With all of the headlines over the past few years about inclusion and gender parity in Hollywood, surely women are riding an unparalleled wave of representation.
I mean, they must be.
What’s that? An annual study showed women directed just 8 percent of the 250 highest-grossing movies of 2018? And that number is actually down from 11 percent in 2017 and 9 percent all the way back in 1998?
This is why there’s still a place for events such as this weekend’s fifth annual Nevada Women’s Film Festival.
“Since our mission is to celebrate the fair representation of women in film, we always look for films that do that. So whether that means a female director or female subject matter or a main character, that’s what we’re looking for,” says Nikki Corda, the festival’s executive director and founder. “But just like any other film festival, we’re looking for good stories. We’re looking for stories that matter, that move people.”
The festival will screen 45 such films, representing 10 countries, Thursday through Sunday at Eclipse Theaters, 814 S. Third Street. (For more information, including tickets and a full schedule, see nwffest.com.)
It isn’t all bad news for women working behind the scenes in Hollywood. That survey, sponsored by the Center for the Study of Women in Television and Film at San Diego State University, reported that women made up 20 percent of the workforce when you combine directors with writers, producers, executive producers, editors and cinematographers.
Those numbers still aren’t great, but that representation is up from 18 percent the previous year.
And these aren’t just blockbusters that women are being excluded from. By basing the study on the top 250 movies of 2018, that covers roughly everything grossing at least $1 million at the box office. That’s a rounding error when it comes to the ticket sales for a Marvel movie.
Corda says 90 percent or more of the submissions to her festival are directed by women. “There may be a few more male directors this year than usual, but the few films that are directed by men are incredible women’s stories.”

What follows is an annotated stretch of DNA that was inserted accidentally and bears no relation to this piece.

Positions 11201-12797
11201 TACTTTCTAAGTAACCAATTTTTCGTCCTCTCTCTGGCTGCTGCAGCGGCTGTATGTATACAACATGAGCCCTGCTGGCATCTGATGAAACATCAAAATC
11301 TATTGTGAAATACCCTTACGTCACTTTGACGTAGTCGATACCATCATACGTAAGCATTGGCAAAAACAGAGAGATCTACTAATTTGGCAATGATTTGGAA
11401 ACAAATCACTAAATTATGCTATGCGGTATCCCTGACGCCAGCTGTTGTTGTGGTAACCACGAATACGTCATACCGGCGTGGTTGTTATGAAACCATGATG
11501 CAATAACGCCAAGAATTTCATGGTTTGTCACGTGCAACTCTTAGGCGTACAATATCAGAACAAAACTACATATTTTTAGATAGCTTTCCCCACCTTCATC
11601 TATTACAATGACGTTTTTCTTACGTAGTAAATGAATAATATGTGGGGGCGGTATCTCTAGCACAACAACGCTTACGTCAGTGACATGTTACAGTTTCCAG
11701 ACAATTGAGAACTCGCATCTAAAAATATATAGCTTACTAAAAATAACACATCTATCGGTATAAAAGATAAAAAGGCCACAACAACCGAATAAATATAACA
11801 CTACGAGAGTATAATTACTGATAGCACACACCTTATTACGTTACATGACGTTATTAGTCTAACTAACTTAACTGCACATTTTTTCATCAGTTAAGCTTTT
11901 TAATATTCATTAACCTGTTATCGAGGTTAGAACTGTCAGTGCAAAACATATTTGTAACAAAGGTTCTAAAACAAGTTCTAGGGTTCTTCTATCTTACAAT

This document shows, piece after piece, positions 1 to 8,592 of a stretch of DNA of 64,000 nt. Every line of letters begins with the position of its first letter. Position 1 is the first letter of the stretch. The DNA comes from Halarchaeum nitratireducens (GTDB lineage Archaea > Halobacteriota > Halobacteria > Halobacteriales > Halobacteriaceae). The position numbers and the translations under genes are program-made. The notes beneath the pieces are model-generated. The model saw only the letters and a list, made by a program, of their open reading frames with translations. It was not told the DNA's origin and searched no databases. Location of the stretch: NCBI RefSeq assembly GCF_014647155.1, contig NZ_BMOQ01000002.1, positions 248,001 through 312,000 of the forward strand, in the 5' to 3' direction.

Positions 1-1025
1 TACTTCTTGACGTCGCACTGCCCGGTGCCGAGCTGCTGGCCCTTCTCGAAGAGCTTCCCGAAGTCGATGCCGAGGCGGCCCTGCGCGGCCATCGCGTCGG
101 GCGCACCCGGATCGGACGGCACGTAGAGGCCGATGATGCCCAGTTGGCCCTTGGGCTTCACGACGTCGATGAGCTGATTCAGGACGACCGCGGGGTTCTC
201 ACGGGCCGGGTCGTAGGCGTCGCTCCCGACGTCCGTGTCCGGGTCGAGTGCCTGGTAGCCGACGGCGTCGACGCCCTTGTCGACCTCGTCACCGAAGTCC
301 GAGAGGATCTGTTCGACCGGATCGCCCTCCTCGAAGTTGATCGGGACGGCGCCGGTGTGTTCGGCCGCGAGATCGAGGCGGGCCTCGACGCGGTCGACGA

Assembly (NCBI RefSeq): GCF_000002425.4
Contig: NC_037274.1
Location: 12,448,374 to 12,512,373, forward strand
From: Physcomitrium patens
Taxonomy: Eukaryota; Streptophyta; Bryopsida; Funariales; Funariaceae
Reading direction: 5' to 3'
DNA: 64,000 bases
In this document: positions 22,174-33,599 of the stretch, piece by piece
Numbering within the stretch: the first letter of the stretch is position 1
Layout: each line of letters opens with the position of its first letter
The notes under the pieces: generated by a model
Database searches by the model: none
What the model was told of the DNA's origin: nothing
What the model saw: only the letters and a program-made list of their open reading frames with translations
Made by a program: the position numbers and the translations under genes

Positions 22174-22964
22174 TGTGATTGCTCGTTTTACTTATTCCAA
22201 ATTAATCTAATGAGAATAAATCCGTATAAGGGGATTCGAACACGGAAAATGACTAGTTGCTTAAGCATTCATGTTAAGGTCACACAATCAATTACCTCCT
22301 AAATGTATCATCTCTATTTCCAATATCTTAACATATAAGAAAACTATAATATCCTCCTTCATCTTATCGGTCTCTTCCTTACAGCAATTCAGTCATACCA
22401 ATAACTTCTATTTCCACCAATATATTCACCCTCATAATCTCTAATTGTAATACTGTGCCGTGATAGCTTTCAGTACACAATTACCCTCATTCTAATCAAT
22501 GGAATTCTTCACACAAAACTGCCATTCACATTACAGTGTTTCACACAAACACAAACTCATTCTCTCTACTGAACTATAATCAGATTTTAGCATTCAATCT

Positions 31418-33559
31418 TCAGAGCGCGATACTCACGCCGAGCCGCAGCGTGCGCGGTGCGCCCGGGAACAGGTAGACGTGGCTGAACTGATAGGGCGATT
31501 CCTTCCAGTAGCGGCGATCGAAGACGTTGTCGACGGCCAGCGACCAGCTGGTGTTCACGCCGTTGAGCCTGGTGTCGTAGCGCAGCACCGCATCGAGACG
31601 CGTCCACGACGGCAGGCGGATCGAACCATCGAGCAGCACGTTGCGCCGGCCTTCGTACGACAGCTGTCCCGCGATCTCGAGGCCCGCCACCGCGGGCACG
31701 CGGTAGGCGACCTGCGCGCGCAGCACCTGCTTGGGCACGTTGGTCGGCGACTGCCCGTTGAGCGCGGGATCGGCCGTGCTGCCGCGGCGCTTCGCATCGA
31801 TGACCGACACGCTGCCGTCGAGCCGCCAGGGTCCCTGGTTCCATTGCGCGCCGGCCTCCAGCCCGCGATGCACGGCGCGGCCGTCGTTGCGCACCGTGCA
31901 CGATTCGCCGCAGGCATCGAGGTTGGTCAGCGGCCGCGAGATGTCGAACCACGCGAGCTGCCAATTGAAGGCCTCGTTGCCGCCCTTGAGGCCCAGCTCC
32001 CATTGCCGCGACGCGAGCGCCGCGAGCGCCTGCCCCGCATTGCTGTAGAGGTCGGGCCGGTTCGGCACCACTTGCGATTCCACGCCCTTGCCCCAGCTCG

Among those, she cites the documentary “Betty — They Say I’m Different” (1 p.m. Sunday), the story of funk pioneer Betty Davis, whose high-profile marriage to Miles Davis is among the least interesting aspects of her career. “She was doing stuff that was wilder than Beyonce before there was a Beyonce,” Corda says. “She really was a trailblazer for African-American women in music.”
Actress Jordana Spiro (“Ozark”) and her co-screenwriter, Angelica Nwandu, will receive the festival’s Vanguard Award for their work on “Night Comes On,” Spiro’s feature directing debut. The movie, a Sundance Film Festival award winner, follows a teenager (Dominique Fishback) fresh out of juvenile detention and her bond with her 10-year-old sister (Tatum Marilyn Hall) who’s mired in the foster care system. Following a screening of the film at 2 p.m. Saturday, Spiro and Nwandu will sit down for a discussion with Danette Tull of the Nevada Film Office.
Susan Anton, the recipient of the festival’s Nevada Woman of Achievement, will talk about her life and career during an opening-night event at 7 p.m. Thursday. “She was such a powerhouse,” Corda says of Anton’s appearance during the festival’s “Sexual Harassment in the Film Industry” panel in 2018. “She’s so impressive. She speaks truth to power.”
Two of the more powerful entries, both international films chronicling women fighting back against civil rights abuses, are grouped at 9:45 p.m. Saturday. “From the Afghan People for Americans” looks at the progress women have made in overcoming centuries of oppression in Afghanistan. “Born as a Girl,” meanwhile, examines the slums of Colombia, where violence against women and sex trafficking of minors is commonplace.
“We’ve seen a lot of that since the very first year of the festival,” Corda says of documentaries that shine a light on the struggles of women around the world.
“First, it shocked me. Now, I’m still shocked, but I’m also just really glad to know that there are women out there telling these stories.”
The annual Celluloid Ceiling report has tracked women’s employment on top-grossing films for the past 21 years. Among the findings for the 250 highest-grossing movies of 2018, women made up:
26 percent of producers (versus 25 percent in 2017)
21 percent of executive producers (versus 19 percent in 2017)
16 percent of writers (versus 11 percent in 2017)
8 percent of directors (versus 11 percent in 2017)
4 percent of cinematographers (versus 4 percent in 2017)
Source: Center for the Study of Women in Television and Film, San Diego State University